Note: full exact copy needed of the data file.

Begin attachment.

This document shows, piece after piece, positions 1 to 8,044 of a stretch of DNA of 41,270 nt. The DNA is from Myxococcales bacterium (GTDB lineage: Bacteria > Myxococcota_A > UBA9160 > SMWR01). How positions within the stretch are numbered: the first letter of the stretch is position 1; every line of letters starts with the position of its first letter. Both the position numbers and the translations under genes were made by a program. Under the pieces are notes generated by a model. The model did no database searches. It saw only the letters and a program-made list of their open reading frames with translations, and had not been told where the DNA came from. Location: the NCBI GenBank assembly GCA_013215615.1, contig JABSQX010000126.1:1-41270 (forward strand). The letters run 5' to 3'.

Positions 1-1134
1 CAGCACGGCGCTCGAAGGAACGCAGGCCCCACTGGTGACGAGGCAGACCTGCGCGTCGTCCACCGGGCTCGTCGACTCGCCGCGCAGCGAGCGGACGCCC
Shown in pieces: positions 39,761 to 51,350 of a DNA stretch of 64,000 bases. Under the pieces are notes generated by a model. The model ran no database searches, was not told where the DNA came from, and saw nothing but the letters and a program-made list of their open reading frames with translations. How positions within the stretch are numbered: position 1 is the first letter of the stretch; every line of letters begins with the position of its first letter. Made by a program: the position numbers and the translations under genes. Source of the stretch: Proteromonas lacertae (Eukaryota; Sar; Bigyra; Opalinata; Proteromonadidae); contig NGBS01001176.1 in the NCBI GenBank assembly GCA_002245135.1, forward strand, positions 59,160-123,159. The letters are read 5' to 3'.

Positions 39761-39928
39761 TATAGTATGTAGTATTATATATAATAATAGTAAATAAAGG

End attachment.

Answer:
This document shows, piece after piece, positions 1 to 8,044 of a stretch of DNA of 41,270 nt. The DNA is from Myxococcales bacterium (GTDB lineage: Bacteria > Myxococcota_A > UBA9160 > SMWR01). How positions within the stretch are numbered: the first letter of the stretch is position 1; every line of letters starts with the position of its first letter. Both the position numbers and the translations under genes were made by a program. Under the pieces are notes generated by a model. The model did no database searches. It saw only the letters and a program-made list of their open reading frames with translations, and had not been told where the DNA came from. Location: the NCBI GenBank assembly GCA_013215615.1, contig JABSQX010000126.1:1-41270 (forward strand). The letters run 5' to 3'.

Positions 1-1134
1 CAGCACGGCGCTCGAAGGAACGCAGGCCCCACTGGTGACGAGGCAGACCTGCGCGTCGTCCACCGGGCTCGTCGACTCGCCGCGCAGCGAGCGGACGCCC
Shown in pieces: positions 39,761 to 51,350 of a DNA stretch of 64,000 bases. Under the pieces are notes generated by a model. The model ran no database searches, was not told where the DNA came from, and saw nothing but the letters and a program-made list of their open reading frames with translations. How positions within the stretch are numbered: position 1 is the first letter of the stretch; every line of letters begins with the position of its first letter. Made by a program: the position numbers and the translations under genes. Source of the stretch: Proteromonas lacertae (Eukaryota; Sar; Bigyra; Opalinata; Proteromonadidae); contig NGBS01001176.1 in the NCBI GenBank assembly GCA_002245135.1, forward strand, positions 59,160-123,159. The letters are read 5' to 3'.

Positions 39761-39928
39761 TATAGTATGTAGTATTATATATAATAATAGTAAATAAAGG